Whether you shop, work, or otherwise spend time online, your private data might be at risk. Data breaches, identity theft, and account hacks have become so frequent that many Internet users raise questions about cyber security and online safety.

While big companies improve the privacy protection measures for their services, it is also important that users take specific precautions to help prevent their sensitive data like Social Security numbers, ID, or financial information from being hacked. So how do you protect your privacy online?

To help you answer this question, we’ve interviewed Bryan Seely, a world-famous cyber security expert, ethical hacker, and the only person to ever wiretap the United States Secret Service and FBI. In this video, Bryan explains cyber security violations and what can protect your vulnerable personal information.

Watch the video to uncover cyber security tips on how to protect your privacy online:

Questions discussed with a cyber security expert:

Introduction

Bryan: My name is Bryan. I live in Seattle, Washington. I am an ethical hacker, a cybersecurity expert. I do a lot more public speaking now than I used to mainly to educate and try to not influence, but give people an idea of what they can do with technology. I didn't set out to be a public speaker. I accidentally became one trying to solve a problem on Google maps and Yelp and white pages and attacking review fraud. And that kind of thing.

How to Protect Online Privacy From Hackers?

Michael: A lot of things that are posted on our site have to do with identity theft with the vulnerability of accounts, hacked accounts, hacked financial institutions. What are the suggestions that you could make to our consumers?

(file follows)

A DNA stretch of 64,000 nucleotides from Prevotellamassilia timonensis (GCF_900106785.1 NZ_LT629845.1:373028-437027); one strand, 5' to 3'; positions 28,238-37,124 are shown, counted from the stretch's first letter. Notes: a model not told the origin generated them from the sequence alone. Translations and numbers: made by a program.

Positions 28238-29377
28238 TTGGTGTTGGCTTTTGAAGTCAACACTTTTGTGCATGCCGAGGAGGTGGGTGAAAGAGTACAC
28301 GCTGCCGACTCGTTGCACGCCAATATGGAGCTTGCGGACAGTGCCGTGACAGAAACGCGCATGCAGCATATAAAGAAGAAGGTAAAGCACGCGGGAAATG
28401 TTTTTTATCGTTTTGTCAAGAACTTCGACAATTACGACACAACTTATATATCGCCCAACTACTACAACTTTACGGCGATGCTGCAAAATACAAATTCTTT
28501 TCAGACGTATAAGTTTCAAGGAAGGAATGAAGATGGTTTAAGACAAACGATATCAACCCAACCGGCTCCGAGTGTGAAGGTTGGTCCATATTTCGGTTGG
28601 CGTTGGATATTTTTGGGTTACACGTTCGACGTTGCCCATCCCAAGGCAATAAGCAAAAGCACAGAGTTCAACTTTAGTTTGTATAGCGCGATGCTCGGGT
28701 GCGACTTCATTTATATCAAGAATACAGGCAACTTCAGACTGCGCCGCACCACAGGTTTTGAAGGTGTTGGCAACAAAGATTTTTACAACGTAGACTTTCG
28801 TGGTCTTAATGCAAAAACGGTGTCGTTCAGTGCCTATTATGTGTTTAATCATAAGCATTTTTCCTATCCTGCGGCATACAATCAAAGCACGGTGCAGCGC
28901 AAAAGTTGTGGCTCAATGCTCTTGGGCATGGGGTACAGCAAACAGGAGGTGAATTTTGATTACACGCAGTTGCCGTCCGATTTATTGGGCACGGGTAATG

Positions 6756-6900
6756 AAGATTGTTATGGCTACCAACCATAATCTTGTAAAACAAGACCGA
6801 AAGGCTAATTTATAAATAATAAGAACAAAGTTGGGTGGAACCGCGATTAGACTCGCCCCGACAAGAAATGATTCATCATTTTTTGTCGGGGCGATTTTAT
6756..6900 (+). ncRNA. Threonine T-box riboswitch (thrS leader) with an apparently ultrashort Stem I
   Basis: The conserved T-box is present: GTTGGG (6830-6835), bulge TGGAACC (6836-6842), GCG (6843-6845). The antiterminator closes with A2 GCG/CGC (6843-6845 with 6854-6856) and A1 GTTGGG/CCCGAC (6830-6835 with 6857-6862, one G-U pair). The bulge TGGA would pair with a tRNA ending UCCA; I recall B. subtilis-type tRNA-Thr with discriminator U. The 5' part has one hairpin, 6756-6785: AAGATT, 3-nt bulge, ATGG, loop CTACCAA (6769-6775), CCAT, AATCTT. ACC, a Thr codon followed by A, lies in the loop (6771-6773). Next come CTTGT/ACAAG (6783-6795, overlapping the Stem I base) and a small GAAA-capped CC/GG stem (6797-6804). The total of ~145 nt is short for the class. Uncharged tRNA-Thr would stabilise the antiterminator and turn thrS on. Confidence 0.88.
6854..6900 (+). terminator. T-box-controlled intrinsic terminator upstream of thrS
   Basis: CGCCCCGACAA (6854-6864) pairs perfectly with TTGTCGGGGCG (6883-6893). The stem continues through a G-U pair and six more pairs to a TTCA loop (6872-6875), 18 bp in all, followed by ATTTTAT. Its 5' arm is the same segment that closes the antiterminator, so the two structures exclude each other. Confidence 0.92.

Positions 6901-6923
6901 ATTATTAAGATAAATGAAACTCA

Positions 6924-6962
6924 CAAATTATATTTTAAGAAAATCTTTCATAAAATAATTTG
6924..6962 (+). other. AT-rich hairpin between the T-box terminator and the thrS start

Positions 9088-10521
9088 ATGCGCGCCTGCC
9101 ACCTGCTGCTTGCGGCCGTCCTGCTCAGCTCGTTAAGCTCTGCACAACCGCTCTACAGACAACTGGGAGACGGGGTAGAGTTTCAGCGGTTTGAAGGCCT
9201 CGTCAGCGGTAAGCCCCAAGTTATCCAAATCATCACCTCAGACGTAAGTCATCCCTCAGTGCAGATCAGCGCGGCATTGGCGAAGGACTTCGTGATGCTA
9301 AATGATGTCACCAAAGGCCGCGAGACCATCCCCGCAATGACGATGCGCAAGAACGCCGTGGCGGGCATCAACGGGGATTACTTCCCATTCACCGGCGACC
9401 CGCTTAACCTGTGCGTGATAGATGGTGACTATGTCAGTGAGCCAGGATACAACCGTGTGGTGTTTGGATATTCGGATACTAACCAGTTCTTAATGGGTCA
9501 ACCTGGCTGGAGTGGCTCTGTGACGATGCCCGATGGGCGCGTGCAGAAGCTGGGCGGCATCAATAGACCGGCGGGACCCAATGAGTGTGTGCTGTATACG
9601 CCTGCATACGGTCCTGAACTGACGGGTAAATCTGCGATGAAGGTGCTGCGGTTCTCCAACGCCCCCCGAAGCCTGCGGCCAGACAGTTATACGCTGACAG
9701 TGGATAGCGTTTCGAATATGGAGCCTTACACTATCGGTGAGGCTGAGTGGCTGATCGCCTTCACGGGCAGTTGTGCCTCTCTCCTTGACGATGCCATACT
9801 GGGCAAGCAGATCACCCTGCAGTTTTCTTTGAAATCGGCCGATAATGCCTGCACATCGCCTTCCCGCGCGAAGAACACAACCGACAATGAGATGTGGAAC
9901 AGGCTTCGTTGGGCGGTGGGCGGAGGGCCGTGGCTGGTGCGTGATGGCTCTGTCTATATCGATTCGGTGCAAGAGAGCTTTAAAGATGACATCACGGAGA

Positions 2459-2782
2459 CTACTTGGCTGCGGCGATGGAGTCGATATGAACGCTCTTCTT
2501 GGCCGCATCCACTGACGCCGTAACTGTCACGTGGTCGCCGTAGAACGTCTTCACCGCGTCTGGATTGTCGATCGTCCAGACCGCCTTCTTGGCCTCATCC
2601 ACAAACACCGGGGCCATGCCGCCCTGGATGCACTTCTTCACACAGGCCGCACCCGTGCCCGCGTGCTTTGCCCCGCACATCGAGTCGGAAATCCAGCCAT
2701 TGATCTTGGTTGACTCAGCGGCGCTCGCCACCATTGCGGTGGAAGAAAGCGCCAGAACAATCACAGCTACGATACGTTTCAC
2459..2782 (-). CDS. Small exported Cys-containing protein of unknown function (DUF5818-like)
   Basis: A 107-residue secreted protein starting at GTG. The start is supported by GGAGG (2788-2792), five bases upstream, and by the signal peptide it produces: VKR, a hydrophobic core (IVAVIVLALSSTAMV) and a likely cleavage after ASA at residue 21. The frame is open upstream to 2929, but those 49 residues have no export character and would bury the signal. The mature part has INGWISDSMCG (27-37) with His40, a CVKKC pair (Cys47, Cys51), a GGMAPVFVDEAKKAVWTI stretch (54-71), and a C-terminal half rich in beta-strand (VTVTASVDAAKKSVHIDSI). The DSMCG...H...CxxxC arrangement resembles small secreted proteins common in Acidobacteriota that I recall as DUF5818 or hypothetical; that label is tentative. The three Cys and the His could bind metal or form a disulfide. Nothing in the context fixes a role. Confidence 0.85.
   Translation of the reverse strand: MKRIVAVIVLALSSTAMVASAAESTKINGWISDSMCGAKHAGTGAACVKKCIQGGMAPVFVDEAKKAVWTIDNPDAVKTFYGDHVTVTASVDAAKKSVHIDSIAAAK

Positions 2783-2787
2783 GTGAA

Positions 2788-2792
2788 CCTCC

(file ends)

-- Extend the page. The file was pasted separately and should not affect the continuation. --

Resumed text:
Bryan: Well, you can get really far into the weeds when trying to protect your own privacy. If I'm trying to figure out your information. Because if you are my target, I want to know your cell phone number. And I want to know your email address, full name, date of birth, social security, home address because if I need to pretend to be you, I need to know that stuff.

Check government benefits, make sure that any... Depending on the country, you could have a lot of different types of benefits coming to you or welfare, Medicare, Medicaid, whatever those things are, make sure you go and ask the office people, hey, how do I share my account? Is there a security thing? Look that stuff up.

Use different passwords for every account. There's a ton of different things out there, but the two-factor is the most important because every single day websites get compromised.